News & Press
Tri-County EMC members may notice a change in their monthly bill in October. Most of this increase is due to our investment in generation from Plant Vogtle.
Beginning with bills rendered on or after October 1, Tri-County EMC will increase the rate per kWh charged to our members. This increase is due to the impact of Vogtle Units 3 and 4 coming online and rising operating costs.
The impact of the rate increase will vary based on your usage patterns. The average residential member, who uses about 1,000 kWhs per month, will see a monthly bill increase of about $5. Members with higher usage will see a slightly higher increase.
Tri-County has made great strides in recent years to diversify the cooperative’s fuel mix to incorporate more clean power while also planning for stable future energy needs as our membership and energy demand grows. In 2005, coal generation made up 54 percent of the cooperative’s energy mix. Coal now provides less than 10 percent of our members’ electric needs. In its place, we have added natural gas and carbon-free resources including solar, and now new nuclear.
“We are continually trying to balance low costs with reliability. Utility scale solar generation is very inexpensive, but we still need reliable resources that we can count on 24 hours per day,” said Ray Grinberg, chief executive officer of Tri-County.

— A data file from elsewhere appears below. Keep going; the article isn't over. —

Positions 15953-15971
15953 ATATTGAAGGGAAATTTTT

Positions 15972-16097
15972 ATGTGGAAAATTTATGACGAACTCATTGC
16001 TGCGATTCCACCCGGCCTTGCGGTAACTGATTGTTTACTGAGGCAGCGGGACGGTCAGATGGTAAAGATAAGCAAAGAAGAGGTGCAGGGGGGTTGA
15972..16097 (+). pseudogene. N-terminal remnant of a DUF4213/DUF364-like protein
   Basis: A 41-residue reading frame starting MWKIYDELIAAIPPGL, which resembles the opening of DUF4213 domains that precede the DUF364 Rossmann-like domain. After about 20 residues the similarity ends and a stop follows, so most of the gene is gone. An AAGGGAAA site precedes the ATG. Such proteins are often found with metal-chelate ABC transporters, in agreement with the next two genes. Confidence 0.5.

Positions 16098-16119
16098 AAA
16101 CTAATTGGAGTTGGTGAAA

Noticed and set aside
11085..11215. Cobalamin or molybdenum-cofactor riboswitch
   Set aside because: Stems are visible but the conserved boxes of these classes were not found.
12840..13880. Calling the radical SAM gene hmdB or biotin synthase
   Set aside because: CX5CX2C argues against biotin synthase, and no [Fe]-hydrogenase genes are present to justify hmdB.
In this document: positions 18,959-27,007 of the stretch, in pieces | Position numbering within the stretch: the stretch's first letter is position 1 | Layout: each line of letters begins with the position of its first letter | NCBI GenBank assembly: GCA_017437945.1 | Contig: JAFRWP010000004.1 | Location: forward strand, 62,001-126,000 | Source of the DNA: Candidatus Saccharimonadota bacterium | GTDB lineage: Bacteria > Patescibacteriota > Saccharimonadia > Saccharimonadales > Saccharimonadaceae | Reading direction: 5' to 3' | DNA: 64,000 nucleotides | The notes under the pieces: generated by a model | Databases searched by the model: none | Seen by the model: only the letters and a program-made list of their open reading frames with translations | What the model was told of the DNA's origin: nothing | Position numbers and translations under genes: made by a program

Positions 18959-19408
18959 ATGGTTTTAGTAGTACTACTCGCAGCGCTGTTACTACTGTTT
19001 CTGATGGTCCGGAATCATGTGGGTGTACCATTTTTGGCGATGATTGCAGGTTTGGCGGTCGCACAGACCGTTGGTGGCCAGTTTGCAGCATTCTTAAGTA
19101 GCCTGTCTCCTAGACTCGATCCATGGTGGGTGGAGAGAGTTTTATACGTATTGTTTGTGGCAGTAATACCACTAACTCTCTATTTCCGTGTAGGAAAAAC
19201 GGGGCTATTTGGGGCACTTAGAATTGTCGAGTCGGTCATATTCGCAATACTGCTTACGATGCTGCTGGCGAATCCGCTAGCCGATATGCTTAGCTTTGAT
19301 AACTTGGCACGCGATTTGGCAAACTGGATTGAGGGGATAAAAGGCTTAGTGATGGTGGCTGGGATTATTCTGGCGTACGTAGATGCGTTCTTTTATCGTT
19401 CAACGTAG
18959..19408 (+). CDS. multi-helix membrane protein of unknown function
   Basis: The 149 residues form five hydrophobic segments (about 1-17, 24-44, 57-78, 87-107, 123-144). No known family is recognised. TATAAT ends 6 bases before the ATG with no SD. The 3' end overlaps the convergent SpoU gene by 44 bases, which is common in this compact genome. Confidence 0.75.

“Plant Vogtle gives us that reliability for the next eighty years,” said Grinberg. Tri-County will blend those costs into the cooperative’s fuel mix, making a rate increase necessary.
Increases in costs in areas beyond power generation are also affecting the cooperative. “Like many industries across the U.S. today, Tri-County EMC is also experiencing the escalating cost of materials and supplies we use to build, operate and maintain our electric system,” said Ray Grinberg, CEO.
“Raising rates is not something any company or any board of directors likes to do,” said Brenda P. Green, chairman of Tri-County EMC’s Board of Directors. “Tri-County has done a great job of managing costs over the years. We’ve found ways, through efficiencies, to absorb many of those cost increases. A rate increase has now become a necessity for the cooperative in order to maintain the current level of reliability and service.” While increases in the minimum bill occurred between 2018 and 2020, there has not been an increase in the per-kWh charges since 2014.
Tri-County EMC continually looks for ways to operate more efficiently and keep expenses down. The co-op has been able to avoid increases for more than seven years by using technology to improve reliability, operations and efficiency and combining positions rather than creating news ones. In the cooperative business model, rates are not set to make a profit. In fact, when profits are made they are returned to members in the form of capital credits. The focus with this rate change is to keep the business financially strong on behalf of all members and continue to provide safe, reliable energy for years to come. (78221001)